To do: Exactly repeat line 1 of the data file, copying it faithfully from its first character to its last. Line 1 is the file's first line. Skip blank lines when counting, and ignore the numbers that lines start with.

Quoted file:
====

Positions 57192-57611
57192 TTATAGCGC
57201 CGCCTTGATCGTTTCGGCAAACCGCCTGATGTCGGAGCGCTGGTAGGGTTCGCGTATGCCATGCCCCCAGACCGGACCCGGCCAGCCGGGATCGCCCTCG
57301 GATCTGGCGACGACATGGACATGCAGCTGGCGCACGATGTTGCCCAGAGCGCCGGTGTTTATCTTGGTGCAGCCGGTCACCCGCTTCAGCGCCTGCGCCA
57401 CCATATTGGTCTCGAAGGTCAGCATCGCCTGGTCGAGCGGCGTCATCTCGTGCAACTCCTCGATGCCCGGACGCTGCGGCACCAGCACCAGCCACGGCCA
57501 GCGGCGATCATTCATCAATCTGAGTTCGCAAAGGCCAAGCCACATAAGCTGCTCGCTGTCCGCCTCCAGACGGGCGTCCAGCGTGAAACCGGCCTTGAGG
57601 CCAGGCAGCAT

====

Positions 57192-57611